Paul Gacek's World


North Carolina Wreck Diving

Rainbow


2003 North Carolina Expedition



NORTH CAROLINA 2003 IS HERE ! !


This years North Carolina expedition departs from the traditional two week stay in Hatteras and consists of one week each in Hatteras and Morehead City. After a "weatherful" trip from Connecticut including rain, fog, torrential downpours, thunder and lightning we arrive in Hatteras to find Mother Nature blowing away at twenty knots!

Saturday, June 14, 2003

Families Are Forever This years adventure includes a new house - Families are Forever - located just off the beach a bit closer to the village with a host of amenities to make our stay enjoyable. Hopefully we won't be able to enjoy them all because we'll be off diving every day!
After a long afternoon of unloading vehicles, running up and down two flights of stairs and unloading our dive gear at the boat, we adjourn to dinner at the Breakwater restaurant overlooking Pamlico Sound. Here we see a vessel returning to the marina as the sun prepares to make its departure. Sunset over Pamlico Sound

Sunday, June 15, 2003

The old men of the sea Mother Nature will always have her way! The morning dawns with the winds forecast for 15 to 20 knots and the advisory that "small craft exercise caution". Today is not the day! Here we have Capt Larry Keen of the Gekos, Capt Art Kirchner of The Margie II and myself ruminating over the workings of Mother Nature on the Outer Banks.
This provides an excellent opportunity to visit the new Graveyard of the Atlantic Museum in Hatteras which opened in October of 2002 after last years trip. Unfortunately we are foiled again because the museum is closed on Sundays and Mondays! Graveyard of the Atlantic Museum

Monday, June 16, 2003

Captain Art on the dive deck A front passed over the area last featuring downpours, thunder and lightning and the wind is now blowing out of the north. We set off under gray skies and relatively flat seas in search of underwater adventure. While en route the sun makes its appearance. Here we see Captain Art taking charge of the dive deck.
The key to any successful dive operation is the mate. This year Captain Art has enlisted Davina Menduno of Buxton, North Carolina to serve in this capacity! Here we see Davina gearing up before she jumps in to tie the anchor into our first dive site. Mate Davina Menduno
Spotted eel. Our first wreck is the tanker Dixie Arrow which was torpedoed in 1942 by the U-71. We arrive at the wreck to find green water with a surface temperature of 74 degrees and a bottom temperature of 73 degrees. Visibility is a mere twenty-five feet - considerably less than normal. The wreck is teeming with fish life from bait fish to jacks. Here we see a small spotted eel found by George Lock.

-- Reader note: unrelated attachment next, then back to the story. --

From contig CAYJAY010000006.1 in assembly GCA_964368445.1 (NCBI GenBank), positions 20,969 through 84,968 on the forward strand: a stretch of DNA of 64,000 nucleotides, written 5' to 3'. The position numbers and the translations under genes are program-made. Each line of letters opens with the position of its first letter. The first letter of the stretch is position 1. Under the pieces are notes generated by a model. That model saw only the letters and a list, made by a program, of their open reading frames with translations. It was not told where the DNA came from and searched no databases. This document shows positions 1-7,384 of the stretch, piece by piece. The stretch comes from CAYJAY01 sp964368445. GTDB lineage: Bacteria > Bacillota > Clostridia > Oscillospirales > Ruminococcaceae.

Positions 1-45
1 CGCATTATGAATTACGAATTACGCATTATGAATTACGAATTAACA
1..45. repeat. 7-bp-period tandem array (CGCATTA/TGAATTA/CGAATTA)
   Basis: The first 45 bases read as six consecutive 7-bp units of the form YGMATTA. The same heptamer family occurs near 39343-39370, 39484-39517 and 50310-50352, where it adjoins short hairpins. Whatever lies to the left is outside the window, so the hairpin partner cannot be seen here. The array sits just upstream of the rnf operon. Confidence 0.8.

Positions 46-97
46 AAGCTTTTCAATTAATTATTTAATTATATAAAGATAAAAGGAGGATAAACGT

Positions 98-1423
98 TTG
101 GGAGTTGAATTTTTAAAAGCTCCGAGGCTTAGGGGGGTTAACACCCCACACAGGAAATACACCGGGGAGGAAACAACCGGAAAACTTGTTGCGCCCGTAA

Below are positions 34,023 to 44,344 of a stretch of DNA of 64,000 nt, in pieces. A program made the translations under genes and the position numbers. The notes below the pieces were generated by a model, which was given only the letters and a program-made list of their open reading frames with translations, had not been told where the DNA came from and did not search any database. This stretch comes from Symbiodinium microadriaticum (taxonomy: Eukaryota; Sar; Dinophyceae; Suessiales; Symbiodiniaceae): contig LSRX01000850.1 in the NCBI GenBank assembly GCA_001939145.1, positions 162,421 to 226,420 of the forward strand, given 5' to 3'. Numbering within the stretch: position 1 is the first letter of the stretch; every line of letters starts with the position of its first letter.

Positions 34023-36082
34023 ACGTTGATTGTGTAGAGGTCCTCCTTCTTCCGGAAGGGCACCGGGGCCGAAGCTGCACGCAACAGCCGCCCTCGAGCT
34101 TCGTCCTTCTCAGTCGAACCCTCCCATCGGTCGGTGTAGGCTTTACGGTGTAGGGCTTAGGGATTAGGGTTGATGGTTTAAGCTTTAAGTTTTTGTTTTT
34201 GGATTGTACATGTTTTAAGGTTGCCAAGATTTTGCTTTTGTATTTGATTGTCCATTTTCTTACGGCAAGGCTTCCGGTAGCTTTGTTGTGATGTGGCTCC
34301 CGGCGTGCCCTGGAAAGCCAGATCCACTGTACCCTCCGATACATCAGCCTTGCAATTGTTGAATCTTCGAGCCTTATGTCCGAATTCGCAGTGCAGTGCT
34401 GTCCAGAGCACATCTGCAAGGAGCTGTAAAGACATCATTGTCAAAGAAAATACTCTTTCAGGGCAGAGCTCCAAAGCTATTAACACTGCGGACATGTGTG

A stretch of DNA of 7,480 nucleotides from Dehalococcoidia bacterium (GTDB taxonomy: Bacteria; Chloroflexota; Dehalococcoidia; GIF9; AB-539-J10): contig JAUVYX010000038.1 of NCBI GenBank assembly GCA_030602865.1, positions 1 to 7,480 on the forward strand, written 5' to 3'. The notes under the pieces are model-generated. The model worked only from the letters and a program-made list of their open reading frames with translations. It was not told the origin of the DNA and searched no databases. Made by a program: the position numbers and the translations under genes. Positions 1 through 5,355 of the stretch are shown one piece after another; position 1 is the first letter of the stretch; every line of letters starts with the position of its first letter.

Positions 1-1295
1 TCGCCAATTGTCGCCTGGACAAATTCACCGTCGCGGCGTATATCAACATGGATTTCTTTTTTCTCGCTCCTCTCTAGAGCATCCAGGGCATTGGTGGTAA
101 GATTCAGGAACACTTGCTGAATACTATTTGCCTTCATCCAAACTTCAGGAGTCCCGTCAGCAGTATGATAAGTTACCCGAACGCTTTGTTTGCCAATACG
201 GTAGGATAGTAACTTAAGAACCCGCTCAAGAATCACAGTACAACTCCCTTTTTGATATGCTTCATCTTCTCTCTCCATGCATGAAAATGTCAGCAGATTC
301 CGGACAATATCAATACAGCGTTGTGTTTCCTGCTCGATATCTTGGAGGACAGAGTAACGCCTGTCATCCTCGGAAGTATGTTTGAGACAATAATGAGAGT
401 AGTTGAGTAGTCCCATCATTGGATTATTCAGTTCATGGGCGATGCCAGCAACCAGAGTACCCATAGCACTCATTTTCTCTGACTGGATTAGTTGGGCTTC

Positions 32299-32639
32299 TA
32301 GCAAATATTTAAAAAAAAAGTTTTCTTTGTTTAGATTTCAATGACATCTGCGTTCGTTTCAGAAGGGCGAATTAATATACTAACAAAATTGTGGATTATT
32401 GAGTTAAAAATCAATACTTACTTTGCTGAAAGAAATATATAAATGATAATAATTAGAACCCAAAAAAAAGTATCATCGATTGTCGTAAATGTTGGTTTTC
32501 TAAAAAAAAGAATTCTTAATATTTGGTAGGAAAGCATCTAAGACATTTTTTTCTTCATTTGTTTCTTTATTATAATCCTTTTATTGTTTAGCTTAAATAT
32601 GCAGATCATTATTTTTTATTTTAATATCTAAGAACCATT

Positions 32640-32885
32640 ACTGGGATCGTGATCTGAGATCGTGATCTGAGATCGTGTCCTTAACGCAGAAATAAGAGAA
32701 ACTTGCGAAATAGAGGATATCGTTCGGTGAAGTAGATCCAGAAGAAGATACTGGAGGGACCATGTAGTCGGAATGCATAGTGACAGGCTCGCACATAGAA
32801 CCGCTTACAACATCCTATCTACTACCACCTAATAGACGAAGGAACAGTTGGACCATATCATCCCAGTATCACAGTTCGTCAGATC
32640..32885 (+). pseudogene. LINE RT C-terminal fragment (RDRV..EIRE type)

As sea conditions worsen, we head northwest to the tug Keshena which ran afoul of an Allied minefield in 1942. The seas are somewhat calmer inshore and visibility is a good thirty feet although the bottom temperature is only 73 degrees. Here we see one of the two Navy anchors which lie atop the bow section of the Keshena! Navy anchor on the Keshena.

Tuesday, June 17, 2003

Mal, Roseanne and Mark at an exhibit Mother Nature has her way again! Small craft advisories and forecasts of 6 to 7 foot seas result in a lot of empty spaces in the marina parking lot this morning! At last, an opportunity to visit the Graveyard of the Atlantic Museum! Here we see Mal and Roseanne Kroeber and Mark Wetzel at a display on the wreck of the USS Heron.
The Graveyard of the Atlantic Museum is dedicated to the preservation, advancement and presentation of the maritime history and shipwrecks of the North Carolina Outer Banks. Here we see some of the artifacts on temporary display in the gift shop while the main exhibition hall is under construction. Artifacts on display at the museum.

Wednesday, June 18, 2003

Sand tiger shark patrolling the Proteus In spite of a lousy forecast and gray skies we head south toward the Proteus - a liner which sank because of a collision in 1918. As we arrive at the wreck the sun makes an appearance and sea conditions do not worsen as predicted. As we descend we pass through warm green water then warm blue water to 72 degree green water at the bottom, we see a large sand tiger shark patrolling the wreck.
For a second dive we head north to the FW Abrams - a tanker which ran afoul of an Allied minefield in 1942. Visibility is only twenty feet as opposed to the forty feet we experienced on the Proteus although the bottom temperature is a more respectable 75 degrees. Here we see the telltale gears which mark the engine of the FW Abrams. Telltale gears on the Abrams engine.

Thursday, June 19, 2003

East Central Doppler Radar The forecast has improved somewhat but the entire east coast seems to be plagued with rain and thunderstorms. The captain wisely decides to defer diving for today. Perhaps Mother Nature will relent tomorrow and let us out for our final day. Meanwhile, it's off to do some sightseeing!